- Trampoline ladders should be removed after use to prevent unsupervised access by young children.
Around 20 percent of injuries to the spinal cord caused by trampoline use are due to jumpers bumping into each other, trying to do stunts, falling off the trampoline or falling onto the frame or springs of the trampoline, reports BrainandSpinalCord.org.
In 1895, Joseph Malins wrote a poem entitled “Ambulance Down in the Valley”, and the following is an excerpt from his poetic case for prevention:
Better guide well the young than reclaim them when old,
For the voice of true wisdom is calling.
“To rescue the fallen is good, but ’tis best
To prevent other people from falling.”
Better close up the source of temptation and crime
Than deliver from dungeon or galley;
Better put a strong fence ’round the top of the cliff
Than an ambulance down in the valley.
Our current medical system is very much like that “ambulance down in the valley”. The current onslaught of people suffering from chronic disease, illnesses and injuries is disturbing. However, even more disheartening is that many, if not most, of those medical conditions could be avoided or significantly delayed – if only those people could turn back the hands of time and alter the millions of small but significant daily choices that led to those unintended consequences. The harsh reality is that largely, how we live dictates how we die. We would be better served to consider the full value of health rather than the inexorable cost of dying. Let’s continue to build a strong fence ’round the top of the cliff.
Injury: The Leading Cause of Death Among Persons 1-44In 2007 in the United States, injuries, including all causes of unintentional and violence-related injuries combined, accounted for 51% of all deaths among persons ages 1-44 years of age – that is more deaths than non-communicable diseases and infectious diseases combined.Injury Deaths Compared to Other Leading Causes of Death for Persons Ages 1-44, United States, 2007Injury FactsMore than 180,000 deaths from injury each year — 1 person every 3 minutes. Leading cause of death for people ages 1-44 in the US. More than 2.8 million people hospitalized with injury each year. More than 29 million people treated in Emergency Department for injury each year. More than $406 billion annually in medical costs and lost productivity.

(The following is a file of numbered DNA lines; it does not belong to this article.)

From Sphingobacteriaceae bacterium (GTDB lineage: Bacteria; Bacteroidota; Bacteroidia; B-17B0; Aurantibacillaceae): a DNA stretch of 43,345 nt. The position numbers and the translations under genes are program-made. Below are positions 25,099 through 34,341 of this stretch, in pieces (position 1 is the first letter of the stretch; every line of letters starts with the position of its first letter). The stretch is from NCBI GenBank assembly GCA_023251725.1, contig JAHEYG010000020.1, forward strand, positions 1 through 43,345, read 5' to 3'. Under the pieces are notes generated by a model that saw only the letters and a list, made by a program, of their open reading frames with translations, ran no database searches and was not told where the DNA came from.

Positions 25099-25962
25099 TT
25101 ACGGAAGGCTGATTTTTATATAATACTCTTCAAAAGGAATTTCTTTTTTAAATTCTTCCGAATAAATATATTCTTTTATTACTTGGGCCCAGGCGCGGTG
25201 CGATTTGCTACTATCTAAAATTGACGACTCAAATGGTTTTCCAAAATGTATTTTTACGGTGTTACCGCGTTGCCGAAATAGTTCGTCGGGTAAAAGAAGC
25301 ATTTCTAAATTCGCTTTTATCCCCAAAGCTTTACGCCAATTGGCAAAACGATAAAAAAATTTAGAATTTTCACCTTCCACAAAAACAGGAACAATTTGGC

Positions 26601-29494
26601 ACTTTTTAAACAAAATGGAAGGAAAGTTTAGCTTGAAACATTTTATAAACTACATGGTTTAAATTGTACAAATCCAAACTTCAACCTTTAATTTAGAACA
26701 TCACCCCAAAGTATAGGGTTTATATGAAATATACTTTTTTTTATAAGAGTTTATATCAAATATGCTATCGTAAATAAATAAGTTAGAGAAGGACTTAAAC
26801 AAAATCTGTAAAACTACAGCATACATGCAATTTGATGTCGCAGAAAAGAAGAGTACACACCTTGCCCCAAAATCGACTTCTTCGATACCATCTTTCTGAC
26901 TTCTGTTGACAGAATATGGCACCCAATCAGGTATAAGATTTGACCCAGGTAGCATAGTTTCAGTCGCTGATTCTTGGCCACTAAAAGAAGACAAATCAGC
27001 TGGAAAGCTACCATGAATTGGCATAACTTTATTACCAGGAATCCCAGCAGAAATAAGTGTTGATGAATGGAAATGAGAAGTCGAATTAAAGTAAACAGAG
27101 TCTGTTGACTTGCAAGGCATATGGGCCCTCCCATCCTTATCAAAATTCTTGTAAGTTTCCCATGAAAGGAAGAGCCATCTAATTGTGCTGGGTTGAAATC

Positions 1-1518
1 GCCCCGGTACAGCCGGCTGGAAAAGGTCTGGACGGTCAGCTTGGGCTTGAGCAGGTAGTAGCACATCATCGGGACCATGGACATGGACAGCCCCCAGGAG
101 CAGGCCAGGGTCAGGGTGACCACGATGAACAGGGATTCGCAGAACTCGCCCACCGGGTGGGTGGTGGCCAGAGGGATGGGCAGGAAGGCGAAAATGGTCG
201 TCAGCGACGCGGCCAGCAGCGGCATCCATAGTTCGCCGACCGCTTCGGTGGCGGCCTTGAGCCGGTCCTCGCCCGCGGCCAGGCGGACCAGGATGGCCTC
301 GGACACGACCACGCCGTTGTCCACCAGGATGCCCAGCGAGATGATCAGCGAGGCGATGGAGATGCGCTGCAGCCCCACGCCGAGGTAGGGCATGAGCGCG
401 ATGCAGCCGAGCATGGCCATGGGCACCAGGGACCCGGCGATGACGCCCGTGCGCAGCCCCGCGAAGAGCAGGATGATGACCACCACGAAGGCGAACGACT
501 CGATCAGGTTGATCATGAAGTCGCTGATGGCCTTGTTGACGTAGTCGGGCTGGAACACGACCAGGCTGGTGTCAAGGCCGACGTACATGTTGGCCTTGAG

via CDC – Injury: The Leading Cause of Death for Persons 1-44 in U.S. – Injury Center.
The power lawn mower is one of the most dangerous tools around the home. Each year, approximately 68,000 persons with injuries caused by power mowers were treated in emergency departments. More than 9,000 of the people hurt were younger than 18 years. Older children and adolescents were most often hurt while cutting lawns as chores or as a way to earn money.
Lawn mower injuries include deep cuts, loss of fingers and toes, broken and dislocated bones, burns, and eye and other injuries. Some injuries are very serious. Both users of mowers and those who are nearby can be hurt.
- To prevent lawn mower injuries to children, the American Academy of Pediatrics recommends the following:
- Try to use a mower with a control that stops the mower from moving forward if the handle is let go.
- Children younger than 16 years should not be allowed to use ride-on mowers. Children younger than 12 years should not use walk-behind mowers.
- Make sure that sturdy shoes (not sandals or sneakers) are worn while mowing.
- Prevent injuries from flying objects, such as stones or toys, by picking up objects from the lawn before mowing begins. Use a collection bag for grass clippings or a plate that covers the opening where cut grass is released. Have anyone who uses a mower wear hearing and eye protection.
- Make sure that children are indoors or at a safe distance well away from the area that you plan to mow.
- Start and refuel mowers outdoors, not in a garage or shed. Mowers should be refueled with the motor turned off and cool.
- Make sure that blade settings (to set the wheel height or dislodge debris) are done by an adult, with the mower off and the spark plug removed or disconnected.
- Do not pull the mower backward or mow in reverse unless absolutely necessary, and carefully look for children behind you when you mow in reverse.
- Always turn off the mower and wait for the blades to stop completely before removing the grass catcher, unclogging the discharge chute, or crossing gravel paths, roads, or other areas.
- Do not allow children to ride as passengers on ride-on mowers.